I was going to weigh in on the negative responses to James’s Leslie Van Duser’s interview yesterday, specifically to her desire to take away the ‘NIMBY chair’ (seemingly agreeing with CityLab’s Meeting etiquette, but MB had it covered:

“I agree that NIMBYs should never be offered to chair a table, but let them occupy a seat and express their opinions. And it is extremely important to have several tables working independently on one topic, then to bring them together at the end by a neutral chair.

Enter political courage where all points of view are duly considered, then a decision is made without fearing the consequences. Politicos who base their lives on getting re-elected all the time need to get another life.”

So Bob, there are plenty of reasons why people might or might not choose to put down their beer (this is the last time, I swear) and go attend a meeting, but whether or not they do, we should be able to hear them.

JB: Although a thorough description of some of the big problems with the public consultation process, we are still left with the same question: How to we include underprivileged perspectives in the urban planning and design process?

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  1. I have been to several public consultations, including one for an OCP, that were useless. At round tables usually one person took up the entire time talking about their point of view. The staff wasn’t able to stop them and everybody else wasted an evening. Open houses aren’t much better because often there are either too many people to ask questions or you get to talk to a consultant who doesn’t seem to know much. Or the answers are not really answers, only designed to justify the plan. I was impressed with one large town hall-style meeting done by the City of North Vancouver for their OCP. But generally online public consultation seems a more efficient way to provide input. I think much more can be done to improve online consultations, which could increase participation. For example, for comprehensive plans people should be able to pick the topics they are interested in instead of having to wade through a long survey on all topics.

  2. I’ll reply, despite the cheap shots. Just for kicks, go down to Olympic Village one evening or along Main Street and check out all the young(ish) people quaffing their craft beer, they seem to have found time out from all those 2nd and 3rd jobs to imbibe. Then ask them how many have gone to a development or rezoning hearing. Or even voted in the last civic election.

    1. Post

      I’m going to reply only with a deliberately misquoted Carl Sagan:
      ‘The evidence of presence is not the presence of evidence’
      Glad you replied Bob. And when it comes to voting, I agree if you don’t show up (so long as there are sufficient alternatives if you cant show up, such that the barrier to voting becomes a VERY low one) you don’t really get to complain at the result. This though I think is different for a host of reasons … And an important discussion to have.
      I made the comment to a colleague yesterday, that as a designer you have to know both who your client is, and who will be the ‘real’ client (the user) because often the two are very different. Unless you can design for both, the design won’t work for someone. The tendency might be to design for the person paying you, but there’s plenty of examples of this creating antisocial spaces which work for no-one … Cities (well, everything really) must be designed for the quiet and the loud, the silent and the deafening, the absent (yet) and the ever-present (who won’t always be).
      … Ok, now where’s that beer, it’s happy hour somewhere, right? 😉

    2. I think an evening socializing (with beer or without) is better spent than going to public consultations, for the reasons described above.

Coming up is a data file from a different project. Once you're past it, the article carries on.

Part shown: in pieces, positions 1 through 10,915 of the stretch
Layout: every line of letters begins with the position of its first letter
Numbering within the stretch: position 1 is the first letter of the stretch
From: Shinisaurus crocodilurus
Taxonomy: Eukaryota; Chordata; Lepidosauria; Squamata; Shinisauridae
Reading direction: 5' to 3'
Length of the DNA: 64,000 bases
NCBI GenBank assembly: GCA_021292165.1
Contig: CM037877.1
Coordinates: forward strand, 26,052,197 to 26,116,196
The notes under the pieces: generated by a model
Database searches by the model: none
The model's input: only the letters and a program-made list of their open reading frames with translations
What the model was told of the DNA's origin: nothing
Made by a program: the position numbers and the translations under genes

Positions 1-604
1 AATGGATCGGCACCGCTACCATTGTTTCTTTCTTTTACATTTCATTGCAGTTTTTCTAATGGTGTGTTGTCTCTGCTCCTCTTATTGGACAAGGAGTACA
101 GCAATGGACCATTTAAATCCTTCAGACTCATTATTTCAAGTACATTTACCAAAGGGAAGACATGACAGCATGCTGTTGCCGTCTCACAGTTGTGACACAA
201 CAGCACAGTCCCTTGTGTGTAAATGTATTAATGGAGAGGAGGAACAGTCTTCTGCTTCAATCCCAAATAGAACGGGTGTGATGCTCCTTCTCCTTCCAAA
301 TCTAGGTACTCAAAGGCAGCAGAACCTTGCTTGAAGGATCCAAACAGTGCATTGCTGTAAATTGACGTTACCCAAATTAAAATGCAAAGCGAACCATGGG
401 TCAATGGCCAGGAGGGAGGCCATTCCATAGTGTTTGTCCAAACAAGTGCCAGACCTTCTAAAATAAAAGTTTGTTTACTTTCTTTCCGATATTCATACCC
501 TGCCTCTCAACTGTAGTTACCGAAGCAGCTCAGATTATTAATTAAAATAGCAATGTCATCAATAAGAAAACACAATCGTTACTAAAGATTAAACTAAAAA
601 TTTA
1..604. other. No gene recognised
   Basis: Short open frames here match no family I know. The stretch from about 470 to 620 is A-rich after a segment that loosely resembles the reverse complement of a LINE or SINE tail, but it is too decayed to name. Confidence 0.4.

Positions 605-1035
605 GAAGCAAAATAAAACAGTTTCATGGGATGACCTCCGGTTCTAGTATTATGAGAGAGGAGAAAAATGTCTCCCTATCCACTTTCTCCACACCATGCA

There is no reason why much of the consultation couldn’t be done online, with a forum to ask questions (and everybody can see questions & answers) and well designed surveys.

    3. Bob, many of those sipping suds after their 2nd or 3rd shift are contract planners and designers recovering from the public meetings.

  3. This is a very nicely done post, but there is yet another question lurking underneath: are these meetings a good thing in the first place? I’ve been to many, and I’ve stayed away from many. I think the one at which I began to seriously question their value is where one of my fellow local residents announced that he wished there had been a process of voting for who was allowed to move into the neighbourhood and who wasn’t, because he would have rejected us (those who ventured to disagree with him). The issue is, I think, that elected officials have duties, and one of them is to hire people who have jobs, to serve that nebulous yet overriding concept of the public interest. And that public interest will not necessarily line up with the opinion of any person in the room.
    In the end, I see my role as citizen as being to provide information to elected officials and staff. Not to change the minds of my fellow citizens who – living in another spot – will have different information, nor to kowtow to them.
    And as long as officials get necessary information from the hipsters, or glean what they know by virtue of being one of them, it doesn’t matter whether it’s done at a meeting or not, I mean, who wants to donate their time and get insulted for it? The meetings are really just bully pulpits in disguise.
    As for response TO decisions that are made with all that information, that is where citizens have (a) civil liberties, (b) the courts, and (c) the ballot box.
    Let’s use those, rather than trying to make community meetings serve all the functions of those tenets of democratic citizenship.

    1. Post

      I think there is a place for meetings, but like others have suggested, there need to be alternatives also … just like in elections you can vote early or absentee …
      I think there also needs to be some kind of response that feedback has been considered, right now, the only way to assume that you’re being heard is to talk with shouts, or talk with $$ …
      Some kind of response that says ‘we heard your NIMBY response, and here’s why we’re not taking it … we heard your developer desire for a 42FSR, here’s why we don’t think thats a good idea’ … this kind of post-mortem is often demanded after the fact, why not just create it ahead of time?